Armies on the move

The first sign of amateurish book about Early Modern warfare is its focus on battles instead of more important aspects of campaigns. (Second sign is an opinion about non-existence of consistent, fast and mobile strategy in that period).

A lot was written to challenge notions of primitive campaigns in last two decades. Here is a perfect example (footnotes omitted) from an excellent book War in England 1642-1649 by Barbara Donagan (hardcover 2008, paperback and kindle 2010):

A soldier’s life, it was said, was `to march up and down in England’. A detailed log of one soldier’s progress from November 1643 to December 1644 shows him for more than half of that period in constant, often daily movement, frequently criss-crossing the same area, a routine only interspersed by limited winter cessations and by some eleven weeks in a garrison town.

The log of Prince Rupert’s marches, from September 1642 to his departure from England in July 1646, demonstrates a similar mobility. The first month, beginning on 5 September, saw twelve transfers of place, including at least two night marches. Then followed a pause of two weeks, but from 10 October to the end of the month he was on the move every day but three. The pattern was sustained for another three and a half years, broken only by seasonal declines in winter and stationary interludes such as the period at Bristol, or by particularly intensive episodes such as the `York march’ before Marston Moor, when Rupert’s army covered nearly 50 modern miles in three days.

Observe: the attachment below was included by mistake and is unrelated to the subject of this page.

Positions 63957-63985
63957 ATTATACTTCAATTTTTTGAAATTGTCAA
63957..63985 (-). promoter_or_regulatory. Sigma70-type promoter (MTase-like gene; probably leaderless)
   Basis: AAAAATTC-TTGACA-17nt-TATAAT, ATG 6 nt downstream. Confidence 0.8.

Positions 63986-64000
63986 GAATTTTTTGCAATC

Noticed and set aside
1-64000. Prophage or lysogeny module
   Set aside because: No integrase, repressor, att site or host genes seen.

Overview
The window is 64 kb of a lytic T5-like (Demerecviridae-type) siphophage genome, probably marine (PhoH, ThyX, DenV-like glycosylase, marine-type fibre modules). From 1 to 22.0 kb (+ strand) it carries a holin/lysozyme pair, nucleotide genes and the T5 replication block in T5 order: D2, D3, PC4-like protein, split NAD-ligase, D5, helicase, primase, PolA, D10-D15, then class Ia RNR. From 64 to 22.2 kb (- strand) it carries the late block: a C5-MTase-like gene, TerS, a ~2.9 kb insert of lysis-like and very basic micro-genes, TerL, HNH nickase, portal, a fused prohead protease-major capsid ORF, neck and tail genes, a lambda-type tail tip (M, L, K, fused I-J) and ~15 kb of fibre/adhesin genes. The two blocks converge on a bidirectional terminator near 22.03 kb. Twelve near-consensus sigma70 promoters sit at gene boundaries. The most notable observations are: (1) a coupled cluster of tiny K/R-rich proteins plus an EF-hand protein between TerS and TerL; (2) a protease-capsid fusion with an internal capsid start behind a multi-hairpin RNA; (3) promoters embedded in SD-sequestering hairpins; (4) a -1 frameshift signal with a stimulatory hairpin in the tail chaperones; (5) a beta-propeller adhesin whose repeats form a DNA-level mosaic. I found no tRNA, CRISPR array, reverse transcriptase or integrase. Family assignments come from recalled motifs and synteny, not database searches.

A week in May 1644 gives the flavour:
`16. Thursday, to Petten, near Wem.
18. Satterday, to Whitchurch.
20. Munday, to Draiton.
21. Tuesday, to Betlye in Staffordshire.
22. Wednesday, to Sandbach, in Cheshire.
23. Thursday, to Knotsford.’

Prince Rupert

Prince Rupert (Photo credit: Wikipedia)

Conventional military wisdom was expressed by a parliamentarian in Feb. 1645: `[N]ow, the spring is coming on … we shall go into the fields’. The `Iter Carolinum’ reveals a less frenetic but similar pattern for the king himself when he was away from Oxford, and provides more evidence of the symbiotic relation between combatants and civilians. Daily movements were usually in the 5 to 12 mile range, but marches of 28, 30, and 32 miles were by no means uncommon. Sometimes, for weeks on end, he moved almost nightly. On occasion he `lay in the field all night in his coach’, at other times his lodgings ranged from the earl of Huntingdon’s house at Ashby de la Zouch to the `mean Quarter’ of Mr Philips of Bow in Devon, and he took his meals in equally diverse locations, from the house of the earl of Cork at Stalbridge to `a little Lodge’ and a yeoman’s house.


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Filed under 17th century, England, Strategy

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